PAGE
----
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havoc1482

Steam from block on cold start.

Question

So, as some of you may know I have a Northstar engine. Today my car was dead, I haven't driven it in a few days and it was sitting in single digit temps all day on Friday. I wasn't surprised, seeing as I still have the f*cking factory battery in the car. (I'm too cheap to buy another one, its like $150+)

I jumped it, and as expected the car was idling high because the battery was so low. After a minute of so steam started to rise from the engine block. Smells like coolant (Oh shit). I just let it happen. I watched it with the hood open. I then turned the car off and restarted it to reset the idle back to normal. At this point it started to steam less and less as the temp gauge climbs. It reaches the 200F mark and the steam is gone and everything is hunky-dory. Let the car sit for about 10 more minutes and the temp gauge stayed right on the 200F mark.

So like, is this an early sign of a HG failure? I mean the car has almost 190k on it and this is the first time I've noticed this. The car yells at me for low coolant about once a month and I just top off. So I always knew coolant was leaking or burning somewhere, but I assumed it was like leaky freeze plugs or something. (I read the freeze plugs on the NS can weep overtime)

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In my opinion Havoc, the answer is yes. I mean it is possible that you are loosing coolant through the water pump, the radiator, or heater core, but I think you would notice coolant coming from those locations by now.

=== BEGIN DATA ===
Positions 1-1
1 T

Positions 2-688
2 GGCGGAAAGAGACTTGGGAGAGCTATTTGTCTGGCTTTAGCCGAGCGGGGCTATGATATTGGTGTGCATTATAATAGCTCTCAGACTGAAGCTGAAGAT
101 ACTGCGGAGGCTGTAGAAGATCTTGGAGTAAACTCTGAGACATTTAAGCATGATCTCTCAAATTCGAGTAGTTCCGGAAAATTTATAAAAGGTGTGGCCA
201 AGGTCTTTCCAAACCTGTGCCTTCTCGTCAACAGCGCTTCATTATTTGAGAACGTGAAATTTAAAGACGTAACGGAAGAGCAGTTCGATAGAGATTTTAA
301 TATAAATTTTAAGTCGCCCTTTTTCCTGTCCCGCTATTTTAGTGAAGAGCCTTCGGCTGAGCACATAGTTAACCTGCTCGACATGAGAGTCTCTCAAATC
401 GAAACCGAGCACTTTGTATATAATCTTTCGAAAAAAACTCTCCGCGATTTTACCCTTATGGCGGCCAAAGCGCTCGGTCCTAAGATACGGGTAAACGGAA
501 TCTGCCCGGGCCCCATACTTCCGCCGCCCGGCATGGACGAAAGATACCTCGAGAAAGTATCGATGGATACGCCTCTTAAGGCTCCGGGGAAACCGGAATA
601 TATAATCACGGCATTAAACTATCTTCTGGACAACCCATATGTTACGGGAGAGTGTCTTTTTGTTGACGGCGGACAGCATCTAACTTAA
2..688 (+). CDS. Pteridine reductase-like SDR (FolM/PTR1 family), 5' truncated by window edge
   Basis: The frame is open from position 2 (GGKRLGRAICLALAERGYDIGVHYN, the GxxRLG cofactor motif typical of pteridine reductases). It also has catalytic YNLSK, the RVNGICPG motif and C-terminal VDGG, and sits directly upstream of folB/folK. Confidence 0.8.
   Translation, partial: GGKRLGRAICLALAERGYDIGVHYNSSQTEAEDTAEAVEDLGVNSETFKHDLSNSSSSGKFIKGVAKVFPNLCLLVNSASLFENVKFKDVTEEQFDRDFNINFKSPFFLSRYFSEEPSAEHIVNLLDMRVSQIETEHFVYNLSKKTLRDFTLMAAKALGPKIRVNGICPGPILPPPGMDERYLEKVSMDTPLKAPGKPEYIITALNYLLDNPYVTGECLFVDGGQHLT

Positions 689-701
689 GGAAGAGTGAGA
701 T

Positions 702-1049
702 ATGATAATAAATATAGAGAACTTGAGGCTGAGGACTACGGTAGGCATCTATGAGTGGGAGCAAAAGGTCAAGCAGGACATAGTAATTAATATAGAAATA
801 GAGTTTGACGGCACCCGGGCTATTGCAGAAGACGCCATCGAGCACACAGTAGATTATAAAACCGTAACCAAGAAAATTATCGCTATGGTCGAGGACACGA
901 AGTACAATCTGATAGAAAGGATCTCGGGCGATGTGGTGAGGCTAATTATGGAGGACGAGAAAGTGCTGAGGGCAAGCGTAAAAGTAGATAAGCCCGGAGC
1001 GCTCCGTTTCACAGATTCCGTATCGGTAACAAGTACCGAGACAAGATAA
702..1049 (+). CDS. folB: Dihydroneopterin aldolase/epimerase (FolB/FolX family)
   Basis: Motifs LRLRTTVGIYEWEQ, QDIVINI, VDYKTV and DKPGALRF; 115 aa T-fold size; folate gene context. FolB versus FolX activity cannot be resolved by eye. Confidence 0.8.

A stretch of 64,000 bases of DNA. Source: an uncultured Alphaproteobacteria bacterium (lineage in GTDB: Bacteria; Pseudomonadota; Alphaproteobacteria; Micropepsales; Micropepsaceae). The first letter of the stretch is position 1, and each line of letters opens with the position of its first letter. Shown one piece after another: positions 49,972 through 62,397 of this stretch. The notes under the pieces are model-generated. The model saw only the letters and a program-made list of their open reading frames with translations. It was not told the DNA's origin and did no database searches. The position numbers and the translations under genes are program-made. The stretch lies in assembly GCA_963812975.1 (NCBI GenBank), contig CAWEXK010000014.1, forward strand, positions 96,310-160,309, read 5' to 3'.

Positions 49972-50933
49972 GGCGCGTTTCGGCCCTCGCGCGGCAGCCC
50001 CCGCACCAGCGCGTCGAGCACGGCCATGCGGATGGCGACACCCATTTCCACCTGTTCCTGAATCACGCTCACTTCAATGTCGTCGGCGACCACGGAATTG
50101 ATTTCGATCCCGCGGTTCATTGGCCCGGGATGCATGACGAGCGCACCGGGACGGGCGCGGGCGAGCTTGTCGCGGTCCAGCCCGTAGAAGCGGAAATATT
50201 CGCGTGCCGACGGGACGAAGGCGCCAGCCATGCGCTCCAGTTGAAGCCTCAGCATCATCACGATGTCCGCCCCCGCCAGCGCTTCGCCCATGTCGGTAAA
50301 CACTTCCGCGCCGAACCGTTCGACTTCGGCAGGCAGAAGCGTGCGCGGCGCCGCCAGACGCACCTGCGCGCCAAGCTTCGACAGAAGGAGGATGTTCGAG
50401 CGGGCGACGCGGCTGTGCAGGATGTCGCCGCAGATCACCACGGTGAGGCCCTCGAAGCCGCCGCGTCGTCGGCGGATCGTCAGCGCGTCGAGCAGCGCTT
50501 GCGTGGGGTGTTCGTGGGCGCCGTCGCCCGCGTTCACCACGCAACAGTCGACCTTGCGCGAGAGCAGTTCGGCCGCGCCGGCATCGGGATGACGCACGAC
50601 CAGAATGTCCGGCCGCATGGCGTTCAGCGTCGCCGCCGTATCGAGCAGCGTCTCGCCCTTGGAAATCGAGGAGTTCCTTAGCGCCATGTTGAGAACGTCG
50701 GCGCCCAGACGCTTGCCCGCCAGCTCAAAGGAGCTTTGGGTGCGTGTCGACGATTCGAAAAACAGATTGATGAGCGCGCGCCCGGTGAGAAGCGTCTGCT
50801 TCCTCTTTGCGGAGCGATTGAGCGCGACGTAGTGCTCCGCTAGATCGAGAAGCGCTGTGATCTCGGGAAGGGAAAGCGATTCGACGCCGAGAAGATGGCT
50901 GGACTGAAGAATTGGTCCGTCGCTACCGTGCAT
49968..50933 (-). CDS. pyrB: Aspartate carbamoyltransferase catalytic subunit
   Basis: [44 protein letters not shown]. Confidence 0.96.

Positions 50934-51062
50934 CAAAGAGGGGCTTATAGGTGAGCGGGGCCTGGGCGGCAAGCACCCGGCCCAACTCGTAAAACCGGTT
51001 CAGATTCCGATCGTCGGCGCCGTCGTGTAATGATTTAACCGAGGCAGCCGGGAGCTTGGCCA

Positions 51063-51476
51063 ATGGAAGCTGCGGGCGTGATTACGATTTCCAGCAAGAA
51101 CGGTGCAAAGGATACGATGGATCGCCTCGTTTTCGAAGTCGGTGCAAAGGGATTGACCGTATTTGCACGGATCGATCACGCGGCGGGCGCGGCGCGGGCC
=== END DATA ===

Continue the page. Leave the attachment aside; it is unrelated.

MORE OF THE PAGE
Is there any pressure in the radiator or coolant reservoir when you open it? That could be a sign of exhaust gas entering the cooling system.

Have you checked your oil lately? Is it milky at all? If so, then coolant is leaking into the oiling system.

If coolant gets into the cylinders, you could bend or break a connecting rod.

Don't forget that the Northstar uses torque-to-yield head bolts, which means they can only be used once. Than means you need to replace all of them completely along with the head gaskets. I would probably check/replace the thermostat and water pump too. If the motor has to come apart, I would check the timing chain/cam lobes and fuel injectors.. I would also take this opportunity to thoroughly clean the throttle body.

Honestly, 190k miles on the motor is not too bad either. Some sort of major engine work is probably due with that much mileage. Too bad it's happening on your watch.

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I'll have to do a more thorough investigation, but I've never encountered pressure in the reservoir. How exactly could I check that? Squeeze the coolant tubes? Take the cap off while running before it gets up to temp?? I suppose I could get one of those kits that tests for exhaust contaminate in the coolant.

 

 I also took the oil filler cap off when the engine was running for no real reason and the oil that was being slung around on the timing chain looked like normal oil. I've heard if there is exhaust in the coolant than the temperature gauge can get wonky because an air bubble can pass over the sensor and give a false reading.